Handset makers vie to get message right

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Telecommunications analyst Jeff Kagan tells the story this way. During a recent discussion on a Detroit radio station, the host referred to his phone as his Sprint Treo, sticking with the name of the carrier, and not the handset maker of the smartphone, palmOne.

That vignette is symbolic of how the wireless carriers have taken the upper hand in marketing wireless services. They're increasingly calling the shots in their interaction with handset makers as they push higher-margin services like Web browsing, games and picture mail that require highly sophisticated electronics in cellular phones.

The ad numbers tell this story another way. Over the last four years, the deep-pocket wireless carriers have pushed ad spending in measured media 64.9% to a collective $4.6 billion in 2003, while building their subscription base from 86 million to 146.3 million. Individually, they tried to capture market share, but as a group they captured the market. Handset marketers, such as Nokia, Motorola, Samsung Electronics Co., Kyocera Wireless Corp., and LG Electronics, whose collective media spending dropped 30.9% to $149.9 million in the same period, are faced with the prospect of becoming mere commodities in the minds of U.S. consumers.

"The manufacturer of the phone doesn't get credit," says Mr. Kagan. "They need to fix that for them to be relevant-they need to be hot. If they become a commodity, they lose."

seeking brand recognition

Indeed, many of them are addressing the subject. LG has begun a $100 million branding effort tagged "Life is good." Kyocera is recasting its image using the word "Simple."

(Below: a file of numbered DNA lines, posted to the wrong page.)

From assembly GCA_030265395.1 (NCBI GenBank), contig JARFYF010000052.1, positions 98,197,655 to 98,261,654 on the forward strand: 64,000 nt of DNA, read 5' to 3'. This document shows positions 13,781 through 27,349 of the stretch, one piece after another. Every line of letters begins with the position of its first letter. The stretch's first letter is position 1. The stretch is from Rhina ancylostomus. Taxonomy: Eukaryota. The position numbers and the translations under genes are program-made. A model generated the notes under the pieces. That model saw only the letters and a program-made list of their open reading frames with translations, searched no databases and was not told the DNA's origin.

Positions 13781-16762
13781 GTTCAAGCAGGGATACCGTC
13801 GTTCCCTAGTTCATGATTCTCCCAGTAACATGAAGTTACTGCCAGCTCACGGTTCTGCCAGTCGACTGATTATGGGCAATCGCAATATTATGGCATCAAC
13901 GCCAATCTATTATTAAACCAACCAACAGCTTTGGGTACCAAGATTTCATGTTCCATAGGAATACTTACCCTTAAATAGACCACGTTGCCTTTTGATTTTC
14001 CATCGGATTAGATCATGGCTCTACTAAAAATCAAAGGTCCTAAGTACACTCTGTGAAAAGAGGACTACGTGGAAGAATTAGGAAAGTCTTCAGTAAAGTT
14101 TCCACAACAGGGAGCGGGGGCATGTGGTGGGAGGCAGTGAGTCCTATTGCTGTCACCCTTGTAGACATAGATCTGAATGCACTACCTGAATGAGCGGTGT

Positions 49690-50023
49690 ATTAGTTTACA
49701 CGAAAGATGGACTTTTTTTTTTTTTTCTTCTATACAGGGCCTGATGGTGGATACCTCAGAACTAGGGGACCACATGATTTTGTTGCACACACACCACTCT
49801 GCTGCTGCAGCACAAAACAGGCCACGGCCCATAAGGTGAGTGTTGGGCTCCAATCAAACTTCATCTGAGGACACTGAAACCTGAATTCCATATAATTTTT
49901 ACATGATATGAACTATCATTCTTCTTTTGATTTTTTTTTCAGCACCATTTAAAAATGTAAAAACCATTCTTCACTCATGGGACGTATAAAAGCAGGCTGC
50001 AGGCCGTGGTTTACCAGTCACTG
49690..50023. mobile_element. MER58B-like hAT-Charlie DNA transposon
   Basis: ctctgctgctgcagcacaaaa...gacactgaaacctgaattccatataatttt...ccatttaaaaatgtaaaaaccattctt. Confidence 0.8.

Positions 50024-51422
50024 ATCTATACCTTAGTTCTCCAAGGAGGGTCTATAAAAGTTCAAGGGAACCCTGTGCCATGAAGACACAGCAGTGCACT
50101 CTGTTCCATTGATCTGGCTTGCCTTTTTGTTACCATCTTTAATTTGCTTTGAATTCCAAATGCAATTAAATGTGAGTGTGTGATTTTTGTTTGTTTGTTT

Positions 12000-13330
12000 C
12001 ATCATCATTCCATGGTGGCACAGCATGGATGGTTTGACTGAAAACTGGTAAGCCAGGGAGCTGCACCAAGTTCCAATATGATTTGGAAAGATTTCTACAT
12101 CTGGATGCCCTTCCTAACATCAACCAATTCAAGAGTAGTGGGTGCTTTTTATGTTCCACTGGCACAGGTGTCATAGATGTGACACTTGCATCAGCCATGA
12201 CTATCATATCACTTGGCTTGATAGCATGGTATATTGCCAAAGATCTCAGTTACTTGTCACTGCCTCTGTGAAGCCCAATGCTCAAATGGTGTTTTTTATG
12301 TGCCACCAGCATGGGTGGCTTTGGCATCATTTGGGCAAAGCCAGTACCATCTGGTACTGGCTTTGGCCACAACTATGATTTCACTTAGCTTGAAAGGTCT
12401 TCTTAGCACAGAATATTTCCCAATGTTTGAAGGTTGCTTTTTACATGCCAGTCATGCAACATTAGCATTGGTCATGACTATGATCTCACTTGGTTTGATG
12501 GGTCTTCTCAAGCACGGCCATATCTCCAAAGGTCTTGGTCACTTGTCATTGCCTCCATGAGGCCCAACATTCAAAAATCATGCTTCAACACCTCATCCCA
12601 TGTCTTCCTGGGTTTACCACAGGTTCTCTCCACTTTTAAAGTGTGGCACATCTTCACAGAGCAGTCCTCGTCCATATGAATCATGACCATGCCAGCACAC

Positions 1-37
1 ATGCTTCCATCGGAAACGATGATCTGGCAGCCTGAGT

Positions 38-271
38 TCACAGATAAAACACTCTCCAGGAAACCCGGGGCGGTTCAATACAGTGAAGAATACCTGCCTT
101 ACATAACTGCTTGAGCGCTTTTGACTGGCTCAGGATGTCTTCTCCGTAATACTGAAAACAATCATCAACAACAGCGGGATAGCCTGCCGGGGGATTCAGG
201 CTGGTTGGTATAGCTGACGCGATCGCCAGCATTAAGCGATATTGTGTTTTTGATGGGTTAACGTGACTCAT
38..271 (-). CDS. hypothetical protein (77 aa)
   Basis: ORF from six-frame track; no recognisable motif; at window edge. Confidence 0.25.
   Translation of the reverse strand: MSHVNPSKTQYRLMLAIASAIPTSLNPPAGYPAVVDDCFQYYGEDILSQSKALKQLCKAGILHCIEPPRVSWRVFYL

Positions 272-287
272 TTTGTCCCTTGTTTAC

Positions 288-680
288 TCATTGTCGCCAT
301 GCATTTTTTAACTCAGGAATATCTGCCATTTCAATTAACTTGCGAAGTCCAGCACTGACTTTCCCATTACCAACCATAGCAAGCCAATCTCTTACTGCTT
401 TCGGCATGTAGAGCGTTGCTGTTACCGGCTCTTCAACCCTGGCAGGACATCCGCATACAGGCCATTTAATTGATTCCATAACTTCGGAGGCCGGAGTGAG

A whimsical Nokia campaign, targeted primarily to business cellphone customers, is dubbed "Archetypes" and features a series of clay-like characters such as Time Zone Tim, decked out with three wristwatches and an inflatable neck rest like those used by frequent fliers. With a quote of "Zzzzzzzzzzzz," his challenge is to get real-time corporate data and email, but also "needs to stay awake."

Also taking a closer look at marketing is Samsung, currently in the midst of a global review among ad holding companies for its estimated $700 million global account. Motorola, which has been touting its hip appeal through its "Hello Moto" campaign, is continuing efforts via agency WPP Group's Ogilvy & Mather, New York.

Executives at palmOne believe their brand will remain strong, particularly in light of its focus on technology. The Treo 600 has sold an estimated 250,000 devices since its introduction in October 2003, primarily through word of mouth spread among the tech savvy, says Page Murray, VP-marketing for palmOne.

Kyocera and palmOne both view their relationship with carriers as a partnership. They give carriers the high-tech features such as data functions that the carrier converts to more wireless time and more money.


Airports so far are the ad venues for Treo. Shops at Philadelphia and Newark airports were built to sell palmOne products. Treo sales have been brisk, even at a "$500 price point for an impulse item," says Mr. Murray, offering a reason: When executives gather around a table at meetings, the first thing they do is place a wireless device on the table. "It's like the OK Corral. All the high-tech weapons come out. And you're a gunslinger."

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